Smallest of the four main islands of Japan, south of Honshu, east of Kyushu; area 18,800 sq km/7,250 sq mi; population (2000 est) 4,154,000.
the world's largest continent with about 3.3 billion people, nearly three fifths of the world's total population.
A Constitutional Monarchy, Cambodia is bordered by Thailand on the west and north, by Laos on the north, by Vietnam on the east, and by the Gulf of Thailand on the south.
Country in southeast Asia, made up of 13,677 islands situated on or near the Equator, between the Indian and Pacific oceans. It is the world's fourth most populous country, surpassed only by China, India, and the USA.
A peninsula, 600 mi (966 km) long, Korea separates the Sea of Japan on the east from the Yellow Sea. On the south it is bounded by the Korea Strait (connecting the Sea of Japan and the Yellow Sea) and on the north its land boundaries with China and Russia.
independent federation in Southeast Asia. T
Country in east-Central Asia, bounded north by Russia and south by China.
Country in southeast Asia, off the tip of the Malay Peninsula.
Occupying a central position on the Southeast Asia peninsula, Thailand is bordered by Myanmar on the west and northwest, by Laos on the north and east, by Cambodia on the southeast, and by the Gulf of Thailand and Malaysia on the south.
A landlocked nation, Laos is bordered by China on the north, by Vietnam on the east, by Cambodia on the south, and by Thailand and Myanmar on the west.
Occupying the eastern coastline of the Southeast Asian peninsula, Vietnam is bounded by China on the north, by Laos and Cambodia on the west, and by the Gulf of Tonkin and the South China Sea on the east and south.
Central Asian Republics: Topic
Geographical region covering the territory of five nation-states: Kazakhstan, Kyrgyzstan, Tajikistan, Turkmenistan, and Uzbekistan. These republics were part of the Soviet Union before gaining their independence in 1991.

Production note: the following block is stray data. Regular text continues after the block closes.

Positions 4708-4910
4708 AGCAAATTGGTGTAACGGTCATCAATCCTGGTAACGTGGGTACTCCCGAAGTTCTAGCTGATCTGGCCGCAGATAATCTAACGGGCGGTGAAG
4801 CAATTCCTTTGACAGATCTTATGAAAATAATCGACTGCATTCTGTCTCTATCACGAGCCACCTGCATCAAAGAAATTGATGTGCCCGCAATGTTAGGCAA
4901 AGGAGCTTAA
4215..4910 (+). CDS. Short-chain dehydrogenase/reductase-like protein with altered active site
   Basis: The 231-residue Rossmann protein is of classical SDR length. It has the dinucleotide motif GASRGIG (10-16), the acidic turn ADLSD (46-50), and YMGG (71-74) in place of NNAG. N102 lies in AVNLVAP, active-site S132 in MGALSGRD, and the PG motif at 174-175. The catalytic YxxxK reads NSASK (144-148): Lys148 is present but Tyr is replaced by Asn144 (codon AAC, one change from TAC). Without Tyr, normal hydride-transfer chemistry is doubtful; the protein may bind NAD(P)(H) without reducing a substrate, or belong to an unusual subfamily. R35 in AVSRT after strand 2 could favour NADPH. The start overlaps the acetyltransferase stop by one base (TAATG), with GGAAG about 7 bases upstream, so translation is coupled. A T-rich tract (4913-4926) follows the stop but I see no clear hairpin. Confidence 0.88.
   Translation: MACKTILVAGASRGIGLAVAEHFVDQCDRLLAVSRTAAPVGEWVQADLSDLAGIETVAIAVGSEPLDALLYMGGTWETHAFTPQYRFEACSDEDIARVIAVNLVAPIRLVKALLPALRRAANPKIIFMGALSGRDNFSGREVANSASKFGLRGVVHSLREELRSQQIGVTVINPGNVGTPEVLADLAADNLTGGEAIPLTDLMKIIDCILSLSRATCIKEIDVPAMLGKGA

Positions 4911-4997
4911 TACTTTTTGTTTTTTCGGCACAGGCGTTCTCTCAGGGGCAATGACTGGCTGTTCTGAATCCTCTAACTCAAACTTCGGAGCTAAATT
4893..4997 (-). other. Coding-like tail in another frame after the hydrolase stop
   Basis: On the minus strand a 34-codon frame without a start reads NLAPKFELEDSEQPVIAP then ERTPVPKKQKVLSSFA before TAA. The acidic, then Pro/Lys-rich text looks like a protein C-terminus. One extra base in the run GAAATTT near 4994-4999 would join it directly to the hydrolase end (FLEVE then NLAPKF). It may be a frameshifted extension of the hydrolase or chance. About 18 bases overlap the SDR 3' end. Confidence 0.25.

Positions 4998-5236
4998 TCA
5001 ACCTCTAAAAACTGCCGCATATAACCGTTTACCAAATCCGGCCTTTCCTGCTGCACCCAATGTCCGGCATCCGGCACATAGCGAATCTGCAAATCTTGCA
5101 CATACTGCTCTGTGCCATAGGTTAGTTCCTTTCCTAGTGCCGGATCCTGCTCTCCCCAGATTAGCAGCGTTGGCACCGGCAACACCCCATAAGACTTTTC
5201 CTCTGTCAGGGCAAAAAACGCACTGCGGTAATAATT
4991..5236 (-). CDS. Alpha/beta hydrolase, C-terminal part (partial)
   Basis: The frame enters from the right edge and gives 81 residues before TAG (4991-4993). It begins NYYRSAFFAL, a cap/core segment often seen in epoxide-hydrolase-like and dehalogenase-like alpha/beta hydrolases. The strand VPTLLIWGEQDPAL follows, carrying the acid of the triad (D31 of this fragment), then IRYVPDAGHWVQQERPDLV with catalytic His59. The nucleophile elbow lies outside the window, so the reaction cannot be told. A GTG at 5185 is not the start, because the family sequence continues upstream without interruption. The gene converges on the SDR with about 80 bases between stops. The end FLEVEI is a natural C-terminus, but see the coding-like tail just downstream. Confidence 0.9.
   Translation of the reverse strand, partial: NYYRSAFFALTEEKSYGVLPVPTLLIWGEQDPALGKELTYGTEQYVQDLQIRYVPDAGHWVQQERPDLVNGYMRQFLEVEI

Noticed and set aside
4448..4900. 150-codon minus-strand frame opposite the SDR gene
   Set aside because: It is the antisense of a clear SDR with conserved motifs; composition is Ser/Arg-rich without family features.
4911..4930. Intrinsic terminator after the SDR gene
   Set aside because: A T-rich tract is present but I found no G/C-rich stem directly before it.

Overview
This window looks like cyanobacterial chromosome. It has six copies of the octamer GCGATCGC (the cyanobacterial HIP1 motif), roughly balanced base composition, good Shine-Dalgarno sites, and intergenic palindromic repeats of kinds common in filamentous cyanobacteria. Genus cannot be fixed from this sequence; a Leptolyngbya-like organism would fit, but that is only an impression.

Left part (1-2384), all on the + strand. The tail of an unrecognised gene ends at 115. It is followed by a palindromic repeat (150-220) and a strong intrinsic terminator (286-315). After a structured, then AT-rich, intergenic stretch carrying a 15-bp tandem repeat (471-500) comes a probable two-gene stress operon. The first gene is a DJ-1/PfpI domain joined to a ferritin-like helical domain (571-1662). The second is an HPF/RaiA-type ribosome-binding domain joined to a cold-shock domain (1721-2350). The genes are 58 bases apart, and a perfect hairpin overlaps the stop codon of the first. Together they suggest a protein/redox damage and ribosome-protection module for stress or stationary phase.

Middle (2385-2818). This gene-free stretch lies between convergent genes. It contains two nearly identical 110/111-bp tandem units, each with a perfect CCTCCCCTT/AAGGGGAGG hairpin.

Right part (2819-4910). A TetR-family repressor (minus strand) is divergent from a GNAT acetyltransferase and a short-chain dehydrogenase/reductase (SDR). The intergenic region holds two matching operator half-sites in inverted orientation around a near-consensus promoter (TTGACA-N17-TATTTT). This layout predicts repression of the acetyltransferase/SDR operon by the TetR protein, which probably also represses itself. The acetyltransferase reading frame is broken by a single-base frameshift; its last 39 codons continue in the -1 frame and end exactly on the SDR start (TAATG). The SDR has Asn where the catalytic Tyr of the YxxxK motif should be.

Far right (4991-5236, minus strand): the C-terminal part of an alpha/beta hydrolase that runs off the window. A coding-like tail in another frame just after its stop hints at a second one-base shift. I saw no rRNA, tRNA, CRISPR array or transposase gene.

Southeast Asia: Topic
This region has 10 independent countries: Brunei, Cambodia, Indonesia, Laos, Malaysia, Myanmar, the Philippines, Singapore, Thailand, and Vietnam.
Conflicts & Movements of Asia
Korean War: Topic
The Korean War—considered the forgotten war by some because it fell between the “good” war, World War II, and the “bad” war, Vietnam—was the first time in the nuclear age when the United States committed its forces to combat.
Vietnam War: Topic
Beginning in the aftermath of World War II and lasting into the 1970s, U.S. involvement in Vietnam, indeed throughout Southeast Asia, grew progressively from an advisory effort into a major war.
Ganges River: Topic
THE GANGES RIVER, 1,557 miles in length, flows eastward along the border separating the Himalayan complex and the flat expanse of the Indian subcontinent.
Indus Valley Civilization: Topic
Ancient civilization that flourished from about 2500 B.C. to about 1500 B.C. in the valley of the Indus River and its tributaries.
Sanskrit Literature: Topic
Literary works written in Sanskrit constituting the main body of the classical literature of India.
Mohandas “Mahatma” Gandhi (1869-1948): Topic
Gandhi’s significance as a twentieth-century philosopher, pilgrim, world leader, and writer lies in his uncompromising reliance on ahimsa—the Hindi and Buddhist doctrine of nonviolence and restraint from harming all forms of life—as a moral force for reforming and transforming unjust established authority.